Madras Journal of Literature and Science/New Series 1/Volume 2/On the Relationship existing between the Animal and Plant

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Madras Journal of Literature and Science, New Series 1, Volume 2  (1857)  by George Bidie
On the Relationship existing between the Animal and Plant

MADRAS JOURNAL OF LITERATURE AND SCIENCE.

NO. 4.-NEW SERIES.

July — September, 1857.

VII. On the Relationship existing between the Animal and Plant. By George Bidie, m. b., Assistant Surgeon, Madras.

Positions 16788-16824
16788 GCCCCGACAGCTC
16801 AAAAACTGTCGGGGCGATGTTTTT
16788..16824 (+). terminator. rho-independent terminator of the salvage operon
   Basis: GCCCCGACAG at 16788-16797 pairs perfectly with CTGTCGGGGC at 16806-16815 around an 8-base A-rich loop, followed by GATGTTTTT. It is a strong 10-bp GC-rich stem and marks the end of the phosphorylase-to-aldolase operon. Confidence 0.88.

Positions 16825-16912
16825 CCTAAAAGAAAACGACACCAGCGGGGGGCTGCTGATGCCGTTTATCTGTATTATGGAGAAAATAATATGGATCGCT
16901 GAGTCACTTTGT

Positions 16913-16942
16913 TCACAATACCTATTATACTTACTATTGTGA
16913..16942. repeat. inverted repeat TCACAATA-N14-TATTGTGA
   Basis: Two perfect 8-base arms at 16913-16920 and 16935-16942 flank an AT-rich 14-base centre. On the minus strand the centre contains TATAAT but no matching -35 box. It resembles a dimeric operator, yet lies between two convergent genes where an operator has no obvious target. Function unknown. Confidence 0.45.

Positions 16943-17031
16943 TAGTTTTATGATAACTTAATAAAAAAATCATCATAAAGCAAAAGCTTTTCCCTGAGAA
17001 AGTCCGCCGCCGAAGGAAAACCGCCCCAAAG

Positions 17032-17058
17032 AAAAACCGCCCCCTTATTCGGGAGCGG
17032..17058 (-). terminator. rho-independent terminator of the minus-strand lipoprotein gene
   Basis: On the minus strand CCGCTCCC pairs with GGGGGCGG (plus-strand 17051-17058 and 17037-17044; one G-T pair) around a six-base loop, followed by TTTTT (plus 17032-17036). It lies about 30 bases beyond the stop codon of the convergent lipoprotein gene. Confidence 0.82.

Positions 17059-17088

Between the animal and plant of the higher orders there is such an apparent difference of conformation, such a contrariety of habits, that the mere casual observer will fail to recognise those secret links, by which nature binds all her works into one harmonious whole. In whatever direction however the contemplations of the naturalist tend, from race to race or from kingdom to kingdom, he discovers no rude gaps but a beautiful unison, for nihil per salium is one of the great laws of creation. If we descend the scale of nature, reaching the extreme boundaries, the lowest forms, of the animal and vegetable kingdoms, we find members of these great divisions approximating so closely, that it becomes a matter of difficulty to draw any line of demarcation. The limits here are also hazy, because so far beyond the ken of unaided vision, and although the microscope has unveiled nature's secrets, disclosing a new world grand in the plenitude of its minutiae, still its scientific eye is finite failing at times to decide which is the animal, and which the plant. It has been said that '* stones grow, vegetables grow and live, and animals grow, live and feel," but this axiom is not sufficiently extensive in the terms of its definition. Thus plants in some instances seem capable of distinguishing between light and darkness, for many only open their leaves or flowers to the sunshine, while others the plantcs iristes, the watchmen of the flower garden, only spread abroad their beauties to the night. Other plants exhibit a certain amount of irritability, or sensitive qualities, under mechanical or chemical stimuli. The Drosera and Dioncea woo the unwary fly to its destruction shutting it up in deadly folds, while the Mimosa sensi'.iva and a few others will shriek from the most delicate touch, and may be laid asleep, during any severe operation of the gardener, under the influence of oplam or Chloroform. If on the other hand we assume as the characteristic of the animal, its capability of changing its position, we still find similar properties in the plant ; for vegetable organisms are ia some instances capable of changing their position and performing other movements. Thus the Zooipores of Cryptogamic plants are locomotive, and the Desmodium gyrans is possessed with a restless activity, its lateral leaflets dancing a perpetual measure to the music of the air. As we compare then these indications of sensibility, and these locomotive powers in the vegetable with the humbler endowments of such an animal as the sponge, which remains through life chained to one little spot of rock, giving out no indications of sensibility, we must at once be struck with the difficulties attending a true distinction, and the intimate relation that exists between the two kingdoms in question. True, we cannot instance the automatic performances of the vegetable as identical with the similar endowments of animal life, but still they indicate a sympathy, a harmony existing between the two organizations, and show us how closely the great principles of animal and vegetable life converge. Indeed, as they approach the common centre, the little cell that is the habitation of both, it is perhaps impossible to say, here begins animal a7id there vegetable life.[1] These, here in their infancy, are subtle essences far beyond our conception, and the naturalist, as he gathers this new world to- gether on the field of his microscope, can only Judge and ?ia?ne, after long and patient study of conformation and habits.